Not meeting 'marriage material'? There's an app for that.
There have been plenty of solutions suggested for Egypt’s soaring divorce rates, but none quite as creative as Okhtub; a mobile phone app that has been conceived and developed on the idea that Egyptian youth crave serious relationships. With Tinder offering the pursuit of casual encounters and Islamic dating forums taking care of those who want to find someone to spend their lives with, this app tries to strike a balance.
In speaking to creator and founder, Mahmoud Khalaf, we put ourselves in the shoes of Okhtub’s target users. How can a dating app guarantee us finding suitable partners? Are these virtual relationships sustainable? Are these ‘partners’ here to stay, or are they just out here to meet new people and move on? What ensures our safety on these platforms? So far, no app has guaranteed any of these things. The brains behind Okhtub, however, have taken the most extreme and precise of measures to go some way in answering these questions.
I read that there is a divorce every 4 minutes, and I felt like I had to do something using science and technology to help us.
“I see plenty of young people around me looking for serious relationships rather than empty social trotting," Khalaf told us. "They take so long to find themselves, suitable partners. Of course, they meet many people in their lives, be it at work or between classes, but the fact remains that these aren’t usually their best suitors. There are many common reasons for that which we found among our users. For example, a lot of them are hindered by their jobs. They don’t easily find themselves in many social situations and make most of their connections through social media. No one constantly meets new people, and this can be very depressing, especially as many of them lead very routine lives. This was our main motivation to start.”
This wasn’t the only reason for Khalaf launching the app. He had another motive that's no less important; the exponentially skyrocketing divorce rates in Egypt. “I read that there is a divorce every 4 minutes, so I felt like I had to do something using science and technology to help us. And, as casual dating is not exactly common or widely accepted or taken seriously here, we decided to try and provide the best environment to formally connect people and ensure their safeness through background checks.”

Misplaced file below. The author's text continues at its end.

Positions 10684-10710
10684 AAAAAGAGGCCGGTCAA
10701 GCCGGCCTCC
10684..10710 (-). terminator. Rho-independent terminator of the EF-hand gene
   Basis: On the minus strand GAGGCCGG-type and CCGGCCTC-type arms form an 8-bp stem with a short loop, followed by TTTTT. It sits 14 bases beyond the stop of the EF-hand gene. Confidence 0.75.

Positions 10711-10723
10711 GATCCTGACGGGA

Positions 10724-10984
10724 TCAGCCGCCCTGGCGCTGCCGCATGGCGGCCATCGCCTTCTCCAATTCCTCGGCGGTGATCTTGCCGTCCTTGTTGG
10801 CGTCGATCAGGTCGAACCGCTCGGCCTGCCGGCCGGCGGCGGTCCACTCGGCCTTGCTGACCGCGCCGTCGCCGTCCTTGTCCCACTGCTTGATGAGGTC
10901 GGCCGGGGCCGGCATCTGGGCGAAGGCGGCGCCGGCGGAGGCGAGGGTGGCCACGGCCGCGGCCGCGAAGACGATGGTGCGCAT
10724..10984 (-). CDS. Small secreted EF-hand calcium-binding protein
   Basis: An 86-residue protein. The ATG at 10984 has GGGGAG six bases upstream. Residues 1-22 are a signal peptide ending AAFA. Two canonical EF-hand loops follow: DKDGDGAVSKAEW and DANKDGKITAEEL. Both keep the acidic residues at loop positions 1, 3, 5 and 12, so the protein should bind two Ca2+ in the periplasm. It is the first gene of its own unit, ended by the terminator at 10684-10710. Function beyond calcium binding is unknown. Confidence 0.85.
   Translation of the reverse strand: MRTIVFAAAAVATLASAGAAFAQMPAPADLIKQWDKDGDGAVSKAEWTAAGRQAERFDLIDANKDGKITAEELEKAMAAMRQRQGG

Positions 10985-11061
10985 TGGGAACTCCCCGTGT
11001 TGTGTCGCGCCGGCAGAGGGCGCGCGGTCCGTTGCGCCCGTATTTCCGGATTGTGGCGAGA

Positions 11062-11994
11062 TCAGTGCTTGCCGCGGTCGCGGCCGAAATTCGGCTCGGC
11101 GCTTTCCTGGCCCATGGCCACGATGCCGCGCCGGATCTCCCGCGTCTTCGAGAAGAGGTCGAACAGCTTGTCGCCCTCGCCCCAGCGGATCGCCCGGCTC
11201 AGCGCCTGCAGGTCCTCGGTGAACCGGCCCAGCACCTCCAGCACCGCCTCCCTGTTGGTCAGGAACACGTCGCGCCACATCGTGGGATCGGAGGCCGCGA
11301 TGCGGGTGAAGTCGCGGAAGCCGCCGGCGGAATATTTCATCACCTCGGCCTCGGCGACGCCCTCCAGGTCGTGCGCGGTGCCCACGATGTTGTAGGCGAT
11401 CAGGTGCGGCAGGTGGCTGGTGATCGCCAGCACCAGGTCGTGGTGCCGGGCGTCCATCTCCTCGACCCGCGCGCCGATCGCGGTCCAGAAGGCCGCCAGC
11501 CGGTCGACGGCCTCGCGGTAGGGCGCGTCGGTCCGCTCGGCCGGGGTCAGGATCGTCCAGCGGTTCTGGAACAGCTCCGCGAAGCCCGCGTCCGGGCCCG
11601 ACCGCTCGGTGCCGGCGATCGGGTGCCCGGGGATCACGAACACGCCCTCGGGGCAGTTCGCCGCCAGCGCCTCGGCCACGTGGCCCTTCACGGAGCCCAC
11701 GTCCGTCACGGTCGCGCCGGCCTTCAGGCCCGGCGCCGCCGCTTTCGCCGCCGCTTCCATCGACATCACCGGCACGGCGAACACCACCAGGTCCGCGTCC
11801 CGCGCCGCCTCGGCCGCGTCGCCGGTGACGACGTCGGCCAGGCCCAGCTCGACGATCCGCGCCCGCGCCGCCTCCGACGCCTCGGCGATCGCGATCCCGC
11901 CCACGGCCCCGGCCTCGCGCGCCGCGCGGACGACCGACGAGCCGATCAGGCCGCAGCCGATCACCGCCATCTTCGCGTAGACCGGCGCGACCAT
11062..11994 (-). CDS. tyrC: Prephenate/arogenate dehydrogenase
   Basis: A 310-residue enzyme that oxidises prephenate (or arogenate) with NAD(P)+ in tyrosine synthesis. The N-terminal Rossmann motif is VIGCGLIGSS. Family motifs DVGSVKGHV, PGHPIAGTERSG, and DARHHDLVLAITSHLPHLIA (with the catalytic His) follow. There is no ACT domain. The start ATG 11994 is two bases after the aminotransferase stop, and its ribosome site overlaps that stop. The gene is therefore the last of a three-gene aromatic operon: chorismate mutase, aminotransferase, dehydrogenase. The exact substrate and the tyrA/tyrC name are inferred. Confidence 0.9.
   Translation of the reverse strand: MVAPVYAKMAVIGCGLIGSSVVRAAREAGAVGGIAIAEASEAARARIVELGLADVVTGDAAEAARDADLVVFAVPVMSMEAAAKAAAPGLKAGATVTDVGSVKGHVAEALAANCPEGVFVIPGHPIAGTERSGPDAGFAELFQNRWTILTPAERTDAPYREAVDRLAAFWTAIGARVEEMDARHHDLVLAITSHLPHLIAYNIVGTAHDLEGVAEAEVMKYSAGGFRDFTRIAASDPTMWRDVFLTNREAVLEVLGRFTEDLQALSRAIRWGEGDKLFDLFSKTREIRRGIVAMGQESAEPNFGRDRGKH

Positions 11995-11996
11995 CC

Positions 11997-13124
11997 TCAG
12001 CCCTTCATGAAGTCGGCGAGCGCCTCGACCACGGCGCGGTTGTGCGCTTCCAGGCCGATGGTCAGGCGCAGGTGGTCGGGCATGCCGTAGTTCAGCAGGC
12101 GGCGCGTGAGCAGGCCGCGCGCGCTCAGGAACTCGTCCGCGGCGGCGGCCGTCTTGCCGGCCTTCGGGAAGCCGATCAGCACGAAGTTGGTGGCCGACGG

Okhtub started as an experiment a year ago with a small number of users. As things developed, it passed 30K users and in nine months, had completed 100 engagements without any break-ups. During the following six months, five marriages had already happened, two of which Khalaf was personally invited to. “We check on the couples that met through the app at regular intervals, because it’s very important for us to monitor the success rate of the app,” he adds.
'Seriousness and Safety' is the MO with which Okhtub runs. That’s why, as you sign up to the app, you deal with social workers and psychologists delegated to conduct the matchmaking, the process of which starts with a series of tests. "Compatibility is really important and making informed and convinced choices ensures that our users are all comfortable," Khalaf explains. "The tests are similar to horoscope quizzes, but the difference is that they're based on scientific analysis of the user’s character and habits, and tells them what kind of character would be their best fit. The test is consistent with everyone, but there are various questions that change according to the type of user.”
The Okhtub team has also been meticulous in distancing it from the kind of stigmas and negativity surrounding other dating apps and sites. They present two unique selling points; one, proving the commitment of their users by not allowing them to connect with other people once they’re matched with one, because commitment, to them, is based in monogamy and undivided attention. Two, the app is free, whether for signing up, browsing other profiles, or sending connection requests; but there are other situations where it's not free.
“If a user likes another user through the app and wants to connect with them directly, there are two ways: they either watch ads on the app to collect credit points, a 100 of which is required to start a conversation with the other user, or to pay for a premium account for EGP 85. A user can also buy a monthly package for EGP 200, which allows them to connect with any number of users as long as no two coincide.” Khalaf clarified that they were trying to strike a balance between making accessible enough for users looking for serious relationship and enforcing certain procedures and rules to make it difficult for those that aren't.